Use this URL to cite or link to this record in EThOS: http://ethos.bl.uk/OrderDetails.do?uin=uk.bl.ethos.613543
Title: On the design of hybrid simulation models, focussing on the agent-based system dynamics combination
Author: Swinerd, C.
ISNI:       0000 0004 5365 7225
Awarding Body: Cranfield University
Current Institution: Cranfield University
Date of Award: 2014
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Abstract:
There is a growing body of literature reporting the application of hybrid simulations to inform decision making. However, guidance for the design of such models, where the output depends upon more than one modelling paradigm, is limited. The benefits of realising this guidance include facilitating efficiencies in the general modelling process and reduction in project risk (both across measures of time, cost and quality). Focussing on the least well researched modelling combination of agent-based simulation with system dynamics, a combination potentially suited to modelling complex adaptive systems, the research contribution presented here looks to address this shortfall. Within a modelling process, conceptual modelling is linked to model specification via the design transition. Using standards for systems engineering to formally define this transition, a critical review of the published literature reveals that it is frequently documented. However, coverage is inconsistent and consequently it is difficult to draw general conclusions and establish best practice. Therefore, methods for extracting this information, whilst covering a diverse range of application domains, are investigated. A general framework is proposed to consistently represent the content of conceptual models; characterising the key elements of the content and interfaces between them. Integrating this content in an architectural design, design classes are then defined. Building on this analysis, a decision process is introduced that can be used to determine the utility of these design classes. This research is benchmarked against reported design studies considering system dynamics and discrete-event simulation and demonstrated in a case study where each design archetype is implemented. Finally, the potential for future research to extend this guidance to other modelling combinations is discussed.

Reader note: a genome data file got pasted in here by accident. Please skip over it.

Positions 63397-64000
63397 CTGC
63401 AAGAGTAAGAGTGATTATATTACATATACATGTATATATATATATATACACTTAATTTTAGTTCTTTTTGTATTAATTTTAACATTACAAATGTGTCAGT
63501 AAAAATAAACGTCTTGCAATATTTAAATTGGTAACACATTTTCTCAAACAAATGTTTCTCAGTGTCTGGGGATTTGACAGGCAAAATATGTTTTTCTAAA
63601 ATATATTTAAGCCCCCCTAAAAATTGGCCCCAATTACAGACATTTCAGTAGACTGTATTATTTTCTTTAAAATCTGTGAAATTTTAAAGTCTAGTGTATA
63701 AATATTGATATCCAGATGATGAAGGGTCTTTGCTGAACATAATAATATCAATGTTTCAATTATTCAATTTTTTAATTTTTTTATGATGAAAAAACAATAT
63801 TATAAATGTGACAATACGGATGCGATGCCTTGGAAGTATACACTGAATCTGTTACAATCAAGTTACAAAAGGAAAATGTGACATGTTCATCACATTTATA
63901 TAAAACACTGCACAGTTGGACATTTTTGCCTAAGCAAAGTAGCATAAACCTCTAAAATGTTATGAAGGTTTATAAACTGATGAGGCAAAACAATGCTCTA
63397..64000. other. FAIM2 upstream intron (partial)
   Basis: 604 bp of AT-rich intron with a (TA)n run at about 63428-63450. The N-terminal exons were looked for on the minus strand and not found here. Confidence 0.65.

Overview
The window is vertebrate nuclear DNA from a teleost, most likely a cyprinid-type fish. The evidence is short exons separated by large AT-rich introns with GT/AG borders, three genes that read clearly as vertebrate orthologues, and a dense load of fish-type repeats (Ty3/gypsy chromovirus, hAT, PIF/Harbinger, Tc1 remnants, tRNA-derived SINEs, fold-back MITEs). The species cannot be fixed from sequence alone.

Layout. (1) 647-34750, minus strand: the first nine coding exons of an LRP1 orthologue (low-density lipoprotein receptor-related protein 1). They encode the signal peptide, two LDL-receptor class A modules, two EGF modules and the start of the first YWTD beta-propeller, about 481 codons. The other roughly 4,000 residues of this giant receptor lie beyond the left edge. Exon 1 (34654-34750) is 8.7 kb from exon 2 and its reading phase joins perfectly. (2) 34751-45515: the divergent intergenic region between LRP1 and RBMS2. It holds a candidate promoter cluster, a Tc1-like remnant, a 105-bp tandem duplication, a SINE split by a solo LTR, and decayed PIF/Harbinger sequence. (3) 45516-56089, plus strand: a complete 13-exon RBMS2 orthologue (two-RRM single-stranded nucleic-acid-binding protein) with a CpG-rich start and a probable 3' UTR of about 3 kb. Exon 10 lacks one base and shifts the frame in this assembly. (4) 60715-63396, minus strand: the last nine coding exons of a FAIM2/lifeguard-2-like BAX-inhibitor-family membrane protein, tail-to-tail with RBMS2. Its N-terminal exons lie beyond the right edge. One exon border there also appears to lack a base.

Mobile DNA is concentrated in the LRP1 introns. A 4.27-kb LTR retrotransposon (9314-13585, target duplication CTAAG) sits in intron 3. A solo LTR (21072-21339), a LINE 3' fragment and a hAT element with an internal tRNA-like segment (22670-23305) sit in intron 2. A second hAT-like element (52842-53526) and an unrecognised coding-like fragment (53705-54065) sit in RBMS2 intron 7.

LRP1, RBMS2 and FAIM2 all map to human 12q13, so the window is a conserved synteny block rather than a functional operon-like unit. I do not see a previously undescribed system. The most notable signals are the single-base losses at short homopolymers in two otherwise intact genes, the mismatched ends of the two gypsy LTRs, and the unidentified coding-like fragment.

Supervisor: McNaught, K. Sponsor: Not available
Qualification Name: Thesis (Ph.D.) Qualification Level: Doctoral
EThOS ID: uk.bl.ethos.613543  DOI: Not available
Keywords: Modelling ; Computer simulation ; Decision making
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